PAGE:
I welcome what the Prime Minister has said about the backstop because he knows, as the entire House knows, that that is one of the fundamental reasons why the withdrawal agreement could not get through this House. Not only is it anti-democratic in the sense that laws would be made for the economy of Northern Ireland and nobody in Belfast or London would have any say at all in the making of them, or even ask questions about them, but it is contrary to the principles that people say they believe in, in the Belfast agreement and the St Andrews agreement, which requires the consent of both communities, and no member of any Unionist party in Northern Ireland supports the backstop.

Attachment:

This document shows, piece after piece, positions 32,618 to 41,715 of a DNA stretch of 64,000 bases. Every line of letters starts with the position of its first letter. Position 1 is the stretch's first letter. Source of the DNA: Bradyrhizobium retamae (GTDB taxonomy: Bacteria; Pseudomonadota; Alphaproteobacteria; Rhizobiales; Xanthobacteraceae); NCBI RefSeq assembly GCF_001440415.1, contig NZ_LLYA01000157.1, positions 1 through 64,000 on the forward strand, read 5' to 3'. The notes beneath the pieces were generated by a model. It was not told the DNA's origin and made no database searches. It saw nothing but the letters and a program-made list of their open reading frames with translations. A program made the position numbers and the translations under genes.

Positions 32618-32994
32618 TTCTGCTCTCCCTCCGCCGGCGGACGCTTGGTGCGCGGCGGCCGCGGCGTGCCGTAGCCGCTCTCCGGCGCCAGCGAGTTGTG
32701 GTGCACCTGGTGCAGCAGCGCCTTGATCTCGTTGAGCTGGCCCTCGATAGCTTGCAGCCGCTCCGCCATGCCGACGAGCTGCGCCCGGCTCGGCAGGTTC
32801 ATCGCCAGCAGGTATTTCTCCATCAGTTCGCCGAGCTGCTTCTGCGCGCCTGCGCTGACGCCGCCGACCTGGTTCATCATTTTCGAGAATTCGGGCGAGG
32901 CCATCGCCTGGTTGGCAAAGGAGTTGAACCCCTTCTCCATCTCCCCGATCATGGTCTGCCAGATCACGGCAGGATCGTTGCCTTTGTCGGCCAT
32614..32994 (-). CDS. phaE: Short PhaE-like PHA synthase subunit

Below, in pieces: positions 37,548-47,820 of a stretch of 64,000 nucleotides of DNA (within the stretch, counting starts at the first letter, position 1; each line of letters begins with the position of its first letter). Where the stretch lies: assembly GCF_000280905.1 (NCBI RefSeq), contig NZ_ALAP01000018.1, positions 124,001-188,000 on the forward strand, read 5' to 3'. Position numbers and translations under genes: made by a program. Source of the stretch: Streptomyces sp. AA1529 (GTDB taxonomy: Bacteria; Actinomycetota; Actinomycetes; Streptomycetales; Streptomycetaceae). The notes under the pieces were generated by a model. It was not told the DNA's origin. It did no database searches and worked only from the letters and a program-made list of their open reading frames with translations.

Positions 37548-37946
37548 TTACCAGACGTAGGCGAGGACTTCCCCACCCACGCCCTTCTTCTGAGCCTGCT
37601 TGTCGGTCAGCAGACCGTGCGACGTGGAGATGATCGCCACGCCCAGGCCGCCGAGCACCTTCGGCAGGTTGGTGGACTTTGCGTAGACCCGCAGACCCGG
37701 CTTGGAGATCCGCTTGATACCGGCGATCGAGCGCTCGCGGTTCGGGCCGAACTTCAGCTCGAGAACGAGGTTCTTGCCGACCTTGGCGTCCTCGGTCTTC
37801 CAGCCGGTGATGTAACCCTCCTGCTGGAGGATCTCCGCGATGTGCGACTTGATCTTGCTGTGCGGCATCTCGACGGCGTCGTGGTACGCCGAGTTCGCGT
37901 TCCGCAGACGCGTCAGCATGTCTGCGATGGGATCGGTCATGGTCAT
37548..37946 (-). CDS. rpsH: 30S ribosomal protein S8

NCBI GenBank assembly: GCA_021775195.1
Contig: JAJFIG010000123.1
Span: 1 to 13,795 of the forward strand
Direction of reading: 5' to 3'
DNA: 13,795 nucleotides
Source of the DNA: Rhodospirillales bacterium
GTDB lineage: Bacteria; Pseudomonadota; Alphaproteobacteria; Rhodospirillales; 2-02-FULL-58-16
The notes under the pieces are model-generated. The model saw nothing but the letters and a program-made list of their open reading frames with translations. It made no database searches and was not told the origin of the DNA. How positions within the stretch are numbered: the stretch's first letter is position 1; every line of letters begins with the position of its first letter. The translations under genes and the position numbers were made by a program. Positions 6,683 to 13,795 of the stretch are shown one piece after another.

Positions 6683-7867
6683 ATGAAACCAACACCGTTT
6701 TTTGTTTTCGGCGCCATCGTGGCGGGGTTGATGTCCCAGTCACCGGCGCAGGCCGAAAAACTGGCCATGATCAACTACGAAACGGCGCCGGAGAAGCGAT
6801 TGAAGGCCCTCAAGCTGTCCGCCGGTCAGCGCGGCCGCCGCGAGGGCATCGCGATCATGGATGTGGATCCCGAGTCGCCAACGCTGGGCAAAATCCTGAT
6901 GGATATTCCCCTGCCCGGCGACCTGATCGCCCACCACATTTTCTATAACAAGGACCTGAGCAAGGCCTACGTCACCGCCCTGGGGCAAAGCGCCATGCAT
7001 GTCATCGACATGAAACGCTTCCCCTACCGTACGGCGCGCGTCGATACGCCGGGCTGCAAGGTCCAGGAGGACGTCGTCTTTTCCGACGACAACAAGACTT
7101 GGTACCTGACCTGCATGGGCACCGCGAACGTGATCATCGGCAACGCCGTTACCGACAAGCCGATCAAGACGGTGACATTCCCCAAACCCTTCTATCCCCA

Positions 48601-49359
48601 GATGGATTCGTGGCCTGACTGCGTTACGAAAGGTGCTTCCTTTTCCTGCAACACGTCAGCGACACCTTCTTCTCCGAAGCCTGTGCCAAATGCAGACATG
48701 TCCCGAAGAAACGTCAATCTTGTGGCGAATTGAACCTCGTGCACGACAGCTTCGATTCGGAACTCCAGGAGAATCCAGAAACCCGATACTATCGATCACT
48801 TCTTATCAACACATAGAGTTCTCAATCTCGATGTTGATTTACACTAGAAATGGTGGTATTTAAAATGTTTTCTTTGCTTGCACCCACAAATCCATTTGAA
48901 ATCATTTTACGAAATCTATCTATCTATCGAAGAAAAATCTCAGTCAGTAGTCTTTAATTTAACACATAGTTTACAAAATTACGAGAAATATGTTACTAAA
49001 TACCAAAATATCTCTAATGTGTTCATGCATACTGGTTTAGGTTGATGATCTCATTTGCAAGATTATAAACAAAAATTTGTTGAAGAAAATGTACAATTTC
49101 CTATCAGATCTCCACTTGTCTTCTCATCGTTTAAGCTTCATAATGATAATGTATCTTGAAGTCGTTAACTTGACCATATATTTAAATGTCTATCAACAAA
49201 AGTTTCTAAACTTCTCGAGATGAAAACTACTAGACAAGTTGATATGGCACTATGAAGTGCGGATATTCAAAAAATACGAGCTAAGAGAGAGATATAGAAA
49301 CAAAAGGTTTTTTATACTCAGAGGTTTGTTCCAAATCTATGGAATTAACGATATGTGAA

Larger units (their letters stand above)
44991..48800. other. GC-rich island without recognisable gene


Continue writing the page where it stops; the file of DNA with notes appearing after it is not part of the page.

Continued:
I also welcome the Prime Minister’s commitment to a deal, because we are committed to getting a deal—a good deal for Northern Ireland and the United Kingdom. When he meets the Irish Prime Minister on Monday, which I welcome, can he convey to the Prime Minister, as we have tried to convey to him, that it would be entirely sensible and reasonable for him to sit down with us, and other representatives of Unionists in Northern Ireland, for direct discussions, which would be very helpful in the current atmosphere, but which the Irish Government have consistently—amazingly—refused to do, while at the same time preaching to others about the need for conciliation and movement and progress? So I appeal to the Prime Minister, on behalf of everyone in Northern Ireland, to try to get some momentum into the discussions between the Irish Republic and Unionists in Northern Ireland on this vital issue.